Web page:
Why ‘touch-only’ devices might not work for your organization
I believe that devices used out in the field should include a keyboard and a decent set of hardware buttons.
Read this post to find out why…
With the release of the iPhone, a few mobile dogmas were seriously damaged: for the first time serious Internet browsing could be done by a mobile device. In addition, Apple managed to prove that a smartphone can be perfect without any… button?
I would like to argue with the second statement:
Call me old fashioned, but I need a ‘send‘ button that will take me directly to mu last placed calls to easily call my wife 30 times a day.
I need a nice intuitive ‘back‘ button that will take me one step back, whenever I am. Kinetic scrolling is fun, and the virtual keyboard works surprisingly good, but as much as they are well implemented in the iPhone, they are not as accurate as real physical keyboard or a physical D-Pad (or a trackball).
While Apple designed their entire mobile OS for a device with zero buttons, and therefore found some alternatives to all of the above (one can argue whether they are good enough), other operating systems are just not ready for such kind of minimalistic form factor.
HTC, Samsung, LG, RIM (with the BlackBerry Storm) and others, now develop mobile devices without a keyboard, or a D-Pad, but most of the operating systems those devices are running are not yet completely finger friendly.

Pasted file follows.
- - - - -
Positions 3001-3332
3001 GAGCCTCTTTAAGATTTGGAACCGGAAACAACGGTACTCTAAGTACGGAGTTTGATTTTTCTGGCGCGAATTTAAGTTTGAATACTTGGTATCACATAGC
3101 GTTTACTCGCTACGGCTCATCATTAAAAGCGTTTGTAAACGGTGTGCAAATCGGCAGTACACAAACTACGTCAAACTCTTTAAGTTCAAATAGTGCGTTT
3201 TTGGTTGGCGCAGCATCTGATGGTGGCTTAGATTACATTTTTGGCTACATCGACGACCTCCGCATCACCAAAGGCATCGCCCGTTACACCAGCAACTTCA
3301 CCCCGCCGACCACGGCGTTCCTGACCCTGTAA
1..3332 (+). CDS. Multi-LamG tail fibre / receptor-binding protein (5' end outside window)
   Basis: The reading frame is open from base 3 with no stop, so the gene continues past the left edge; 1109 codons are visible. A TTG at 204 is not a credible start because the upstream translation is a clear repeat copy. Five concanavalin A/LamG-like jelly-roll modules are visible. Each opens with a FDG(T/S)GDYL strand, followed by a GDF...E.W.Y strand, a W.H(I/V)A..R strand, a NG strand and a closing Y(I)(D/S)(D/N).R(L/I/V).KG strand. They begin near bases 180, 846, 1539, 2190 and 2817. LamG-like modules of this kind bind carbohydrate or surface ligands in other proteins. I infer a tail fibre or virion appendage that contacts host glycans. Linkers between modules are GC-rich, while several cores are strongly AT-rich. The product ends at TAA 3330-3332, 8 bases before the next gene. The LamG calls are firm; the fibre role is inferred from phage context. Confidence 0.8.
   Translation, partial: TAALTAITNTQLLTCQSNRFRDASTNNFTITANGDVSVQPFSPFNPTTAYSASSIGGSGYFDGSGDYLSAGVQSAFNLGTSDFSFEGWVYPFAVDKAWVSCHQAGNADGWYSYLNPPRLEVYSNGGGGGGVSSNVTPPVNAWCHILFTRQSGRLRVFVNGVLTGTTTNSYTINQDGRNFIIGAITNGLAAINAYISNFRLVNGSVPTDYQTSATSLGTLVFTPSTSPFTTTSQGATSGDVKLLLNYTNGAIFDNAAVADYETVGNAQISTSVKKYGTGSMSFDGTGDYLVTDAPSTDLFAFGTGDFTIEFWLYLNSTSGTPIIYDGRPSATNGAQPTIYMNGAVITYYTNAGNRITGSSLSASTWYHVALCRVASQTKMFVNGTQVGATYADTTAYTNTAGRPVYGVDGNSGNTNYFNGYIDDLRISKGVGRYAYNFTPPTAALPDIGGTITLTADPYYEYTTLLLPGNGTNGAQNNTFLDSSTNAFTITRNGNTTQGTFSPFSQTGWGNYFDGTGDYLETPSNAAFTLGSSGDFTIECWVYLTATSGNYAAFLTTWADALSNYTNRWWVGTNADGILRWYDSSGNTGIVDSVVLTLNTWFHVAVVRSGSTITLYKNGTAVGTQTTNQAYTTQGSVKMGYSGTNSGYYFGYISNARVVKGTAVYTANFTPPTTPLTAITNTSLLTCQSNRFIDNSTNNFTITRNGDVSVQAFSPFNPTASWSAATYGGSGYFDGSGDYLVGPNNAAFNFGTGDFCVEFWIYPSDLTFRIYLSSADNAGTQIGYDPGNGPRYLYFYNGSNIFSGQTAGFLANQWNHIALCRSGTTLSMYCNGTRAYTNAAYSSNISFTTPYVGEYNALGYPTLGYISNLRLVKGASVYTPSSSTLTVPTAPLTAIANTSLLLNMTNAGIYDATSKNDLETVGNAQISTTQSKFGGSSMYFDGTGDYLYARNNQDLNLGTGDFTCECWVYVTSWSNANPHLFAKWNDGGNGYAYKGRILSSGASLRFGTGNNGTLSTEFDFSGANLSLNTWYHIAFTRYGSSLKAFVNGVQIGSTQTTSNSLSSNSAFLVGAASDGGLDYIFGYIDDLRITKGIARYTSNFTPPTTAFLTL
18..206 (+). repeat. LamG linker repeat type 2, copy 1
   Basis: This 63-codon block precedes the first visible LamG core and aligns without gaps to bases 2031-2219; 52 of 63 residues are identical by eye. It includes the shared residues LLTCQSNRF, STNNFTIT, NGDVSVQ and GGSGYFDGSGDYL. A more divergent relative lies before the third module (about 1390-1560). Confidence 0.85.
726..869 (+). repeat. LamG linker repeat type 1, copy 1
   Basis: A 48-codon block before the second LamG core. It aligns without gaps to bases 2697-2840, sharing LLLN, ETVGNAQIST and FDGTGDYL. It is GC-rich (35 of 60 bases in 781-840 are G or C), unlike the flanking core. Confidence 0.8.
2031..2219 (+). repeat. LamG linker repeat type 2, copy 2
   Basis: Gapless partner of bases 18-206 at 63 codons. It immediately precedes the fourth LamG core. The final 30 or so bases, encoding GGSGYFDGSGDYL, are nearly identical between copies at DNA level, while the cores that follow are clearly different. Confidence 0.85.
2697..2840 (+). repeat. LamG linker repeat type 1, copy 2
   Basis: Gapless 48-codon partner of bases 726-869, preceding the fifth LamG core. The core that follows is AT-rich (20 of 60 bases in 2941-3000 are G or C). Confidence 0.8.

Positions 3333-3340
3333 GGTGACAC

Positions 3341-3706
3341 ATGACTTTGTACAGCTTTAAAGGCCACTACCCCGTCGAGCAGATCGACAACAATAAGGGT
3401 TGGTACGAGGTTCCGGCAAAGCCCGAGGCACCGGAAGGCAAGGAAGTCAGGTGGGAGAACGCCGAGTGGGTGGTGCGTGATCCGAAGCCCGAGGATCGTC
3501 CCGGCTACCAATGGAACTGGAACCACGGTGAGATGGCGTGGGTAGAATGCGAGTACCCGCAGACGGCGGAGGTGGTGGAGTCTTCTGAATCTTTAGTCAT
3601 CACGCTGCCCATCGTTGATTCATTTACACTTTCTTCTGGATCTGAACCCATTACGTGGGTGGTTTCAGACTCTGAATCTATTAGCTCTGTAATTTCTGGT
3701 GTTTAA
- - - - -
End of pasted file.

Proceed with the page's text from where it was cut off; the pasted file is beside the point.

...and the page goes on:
One of our customers deployed ClickMobile on HTC Touch HD devices. While the HD is considered to be one of the best mobile devices out there (even won the manliest gadget for 2008), playing with it for a while gives the impression of a brilliant device, with a strong hardware and packed with software goodies, but something is missing.
HTC Touch HD – The manliest gadget, but is it manly enough for perfect usability when using features rich applications?
ClickMobile’s flexible UI made it easy to configure the product to be finger friendly, by changing the layout of the the drop down lists, menus, buttons and other UI controls, but one thing I still miss is a proper D-Pad that will allow simple navigation through items in a combo-box. I also think that the virtual keyboard of the Touch HD is not as “finger friendly” as it should be.
My opinion, therefore (and of course it’s only my personal one and I know many people that will be more than happy to argue with it), is that when it comes to features rich applications – with many screens, buttons, information, and typing – a full QWERTY keyboard, a set of hardware buttons, and of course, a D-Pad, are all a must.
Comments are of course, welcome.